Lough Allen Basin
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This Site explores a specific area of north west Ireland, shows off its great attractions and suggests some ideas for Conservation of the Environment and developing high level employment for people living in the area

 


 

Environmental topics: The Place / Birdlife / Unique Flora / Pollan / Conservation

Q. Lough Allenís interesting Birds?

Wild and little-studied Birds.

Because of its low population and even lower population of Birdwatchers (though this is now being addressed) the apparently interesting birdlife of Lough Allen is not known in great detail. The local community of farmers and fishermen around the lake would traditionally have a deep appreciation of wildlife but it is very much understated and while massive changes in Birdlife would be commented on (such as the disappearance of the Corncrake) the extent of breeding of some species is not clearly known. This list just highlights some of our more interesting species and poses more questions than answers. If you have the answers do let it be known.

 

Red breasted Merganser

One of the special birds of Lough Allen often seen with young in the Summer and busy feeding in the shallow waters. A fish eater, its presence is a reflection of the quality and the cleanliness of the water in the Lake.

 

Common Buzzard.

A new species entering the county, now seen in the broader area of Lough Allen Basin. Look out for it circling with wings in a gentle V over trees in the area. Watch out for Buzzards carrying twigs in April in the next couple of years.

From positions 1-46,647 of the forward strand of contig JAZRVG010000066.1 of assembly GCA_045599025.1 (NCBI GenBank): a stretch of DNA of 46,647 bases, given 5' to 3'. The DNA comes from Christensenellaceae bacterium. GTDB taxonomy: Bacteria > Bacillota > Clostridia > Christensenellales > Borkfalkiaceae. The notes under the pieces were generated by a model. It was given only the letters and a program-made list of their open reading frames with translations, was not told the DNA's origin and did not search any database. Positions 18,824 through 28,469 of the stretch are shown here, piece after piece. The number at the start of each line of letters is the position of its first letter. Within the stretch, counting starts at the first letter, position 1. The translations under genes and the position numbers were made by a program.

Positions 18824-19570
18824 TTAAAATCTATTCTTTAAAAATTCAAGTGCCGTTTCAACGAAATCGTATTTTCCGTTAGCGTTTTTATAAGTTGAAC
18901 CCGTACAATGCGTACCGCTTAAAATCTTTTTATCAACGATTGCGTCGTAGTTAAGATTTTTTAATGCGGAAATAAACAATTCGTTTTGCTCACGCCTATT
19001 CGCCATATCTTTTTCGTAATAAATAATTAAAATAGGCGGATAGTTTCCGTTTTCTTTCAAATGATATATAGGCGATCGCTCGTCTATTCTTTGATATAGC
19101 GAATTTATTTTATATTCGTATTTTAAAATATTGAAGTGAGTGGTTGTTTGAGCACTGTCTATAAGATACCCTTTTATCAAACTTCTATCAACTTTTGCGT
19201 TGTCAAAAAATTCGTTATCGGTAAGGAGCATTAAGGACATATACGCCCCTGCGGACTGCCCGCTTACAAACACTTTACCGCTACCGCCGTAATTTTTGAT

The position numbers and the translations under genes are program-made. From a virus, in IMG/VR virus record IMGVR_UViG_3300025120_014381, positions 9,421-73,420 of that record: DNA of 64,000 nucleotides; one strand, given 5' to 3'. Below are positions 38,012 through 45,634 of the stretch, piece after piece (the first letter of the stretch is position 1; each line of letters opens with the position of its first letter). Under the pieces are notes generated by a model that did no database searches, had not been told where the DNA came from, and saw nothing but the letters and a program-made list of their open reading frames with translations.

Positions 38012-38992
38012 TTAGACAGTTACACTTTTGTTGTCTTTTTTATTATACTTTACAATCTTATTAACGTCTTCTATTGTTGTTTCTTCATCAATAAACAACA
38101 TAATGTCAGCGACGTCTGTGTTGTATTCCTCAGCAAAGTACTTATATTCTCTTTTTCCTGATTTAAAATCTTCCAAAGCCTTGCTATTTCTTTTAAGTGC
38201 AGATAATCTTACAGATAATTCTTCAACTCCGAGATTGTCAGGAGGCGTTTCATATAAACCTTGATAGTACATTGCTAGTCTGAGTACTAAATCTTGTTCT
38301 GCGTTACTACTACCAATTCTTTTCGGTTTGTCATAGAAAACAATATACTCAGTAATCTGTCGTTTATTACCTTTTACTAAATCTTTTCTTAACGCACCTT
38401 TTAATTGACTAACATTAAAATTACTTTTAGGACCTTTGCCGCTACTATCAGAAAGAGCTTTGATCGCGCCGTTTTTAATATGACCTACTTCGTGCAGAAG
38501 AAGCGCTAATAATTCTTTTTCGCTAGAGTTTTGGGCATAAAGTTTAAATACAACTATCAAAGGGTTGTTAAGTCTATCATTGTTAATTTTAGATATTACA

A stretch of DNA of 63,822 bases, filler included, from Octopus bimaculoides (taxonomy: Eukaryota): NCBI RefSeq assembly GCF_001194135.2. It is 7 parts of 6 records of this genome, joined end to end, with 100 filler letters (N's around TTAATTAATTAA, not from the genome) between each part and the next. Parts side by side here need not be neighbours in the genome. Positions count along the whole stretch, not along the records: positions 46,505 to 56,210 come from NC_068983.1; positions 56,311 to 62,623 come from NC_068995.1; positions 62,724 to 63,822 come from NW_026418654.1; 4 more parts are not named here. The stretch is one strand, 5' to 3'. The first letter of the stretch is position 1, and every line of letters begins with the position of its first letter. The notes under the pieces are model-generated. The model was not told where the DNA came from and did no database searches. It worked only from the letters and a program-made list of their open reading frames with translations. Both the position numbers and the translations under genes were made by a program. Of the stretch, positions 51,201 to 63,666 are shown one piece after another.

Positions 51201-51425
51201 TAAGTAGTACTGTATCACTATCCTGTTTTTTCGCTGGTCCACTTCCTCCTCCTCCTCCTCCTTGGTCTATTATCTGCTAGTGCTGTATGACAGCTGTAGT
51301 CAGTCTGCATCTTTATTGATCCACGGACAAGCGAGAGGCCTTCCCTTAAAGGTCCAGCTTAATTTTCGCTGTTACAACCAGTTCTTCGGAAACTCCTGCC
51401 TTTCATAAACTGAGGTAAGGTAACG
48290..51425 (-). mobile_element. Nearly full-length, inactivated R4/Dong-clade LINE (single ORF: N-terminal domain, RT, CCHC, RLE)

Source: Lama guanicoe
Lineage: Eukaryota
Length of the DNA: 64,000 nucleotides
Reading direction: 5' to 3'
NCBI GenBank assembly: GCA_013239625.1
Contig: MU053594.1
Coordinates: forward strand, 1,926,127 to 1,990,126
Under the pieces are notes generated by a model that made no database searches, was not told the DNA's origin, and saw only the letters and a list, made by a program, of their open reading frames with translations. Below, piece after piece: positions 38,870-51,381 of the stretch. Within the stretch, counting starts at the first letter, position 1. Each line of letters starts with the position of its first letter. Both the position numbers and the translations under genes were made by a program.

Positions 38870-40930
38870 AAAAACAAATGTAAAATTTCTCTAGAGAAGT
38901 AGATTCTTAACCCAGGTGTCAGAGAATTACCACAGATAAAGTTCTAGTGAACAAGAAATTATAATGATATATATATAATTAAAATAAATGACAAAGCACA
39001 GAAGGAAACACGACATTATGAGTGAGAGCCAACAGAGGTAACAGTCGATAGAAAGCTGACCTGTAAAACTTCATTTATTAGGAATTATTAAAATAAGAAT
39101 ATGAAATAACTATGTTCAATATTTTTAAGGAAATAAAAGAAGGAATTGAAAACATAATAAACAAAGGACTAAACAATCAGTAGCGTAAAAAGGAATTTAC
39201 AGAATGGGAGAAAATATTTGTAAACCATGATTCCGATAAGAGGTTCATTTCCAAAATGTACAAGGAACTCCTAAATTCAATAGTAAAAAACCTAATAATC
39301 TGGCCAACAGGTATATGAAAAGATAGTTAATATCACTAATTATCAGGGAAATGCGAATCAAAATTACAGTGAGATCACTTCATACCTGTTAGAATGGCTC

Common Sandpiper.

Often seen around Lough Allen in the Summer, bobbing up and down on rocks near the shore. An attractive bird, it has a strange flight with rapid beats and then glides. Lovely piping call during most of the Summer.

 

Curlew.

Another wader found in the area but not known whether it is breeding. This is a species which is well known and abundant around Ireland but seems to be showing a marked decline as a breeding species?

Jay

A member of the Crow family, the Jay is doing well and is common around Lough Allen, wherever even small patches of woodland exist.

 

Common Gull

Not as common as its name suggests but also quite a Lough Allen bird. More a lake gull than a sea gull, it breeds in small numbers at Lough Allen. Worth looking out for; it is a dainty attractive bird with yellow beak and green legs.

Redpoll.

Wherever there are coniferous woods around the Lake this little fellow is to be found. Often in big flocks and producing a whispering sound. A very beautiful bird in Summer if you can get a good look at them through your binoculars.

 

Heron.

A large broad winged slow-flying bird that may jump up in front of you with an almighty squawk if you startle one along a river or stream. Always around in ones and twos, they breed in small colonies along the Shannon including Lough Allen.

Blackcap.

A member of the Warbler family which has grown in population in Ireland and now found in both Summer and Winter. Its lovely strong and melodious song can be heard all around the Lake in Spring and early Summer. A common bird but it may hide in the undergrowth and can only be heard... not seen!

 

Crossbill.

A stunningly beautiful bird (though not all as brilliant as this Summer male) that is prone to regular change in populations. Good groups are regularly seen in the area but its exact occurrence is not clear. See Sligo Birding  for records for the Leitrim area.

Acknowledgements and Copyright:

rinusbaak
SueRob
Vyacheslav Khlusoff
Paul O'Toole
David Farrell

SueRob
Alan Kelly
[Public Domain]
srmillerphotography
Steve Byland

 
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